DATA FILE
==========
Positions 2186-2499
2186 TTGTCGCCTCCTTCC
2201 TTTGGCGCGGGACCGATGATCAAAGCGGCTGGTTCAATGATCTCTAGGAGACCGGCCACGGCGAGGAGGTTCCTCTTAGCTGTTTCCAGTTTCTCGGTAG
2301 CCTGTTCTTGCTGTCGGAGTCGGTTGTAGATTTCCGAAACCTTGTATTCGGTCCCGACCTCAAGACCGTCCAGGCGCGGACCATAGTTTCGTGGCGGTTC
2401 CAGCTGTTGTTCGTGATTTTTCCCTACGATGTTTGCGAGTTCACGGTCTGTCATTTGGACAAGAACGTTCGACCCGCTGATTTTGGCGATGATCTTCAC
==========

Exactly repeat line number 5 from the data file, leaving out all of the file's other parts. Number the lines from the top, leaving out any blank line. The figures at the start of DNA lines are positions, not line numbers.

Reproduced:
2401 CAGCTGTTGTTCGTGATTTTTCCCTACGATGTTTGCGAGTTCACGGTCTGTCATTTGGACAAGAACGTTCGACCCGCTGATTTTGGCGATGATCTTCAC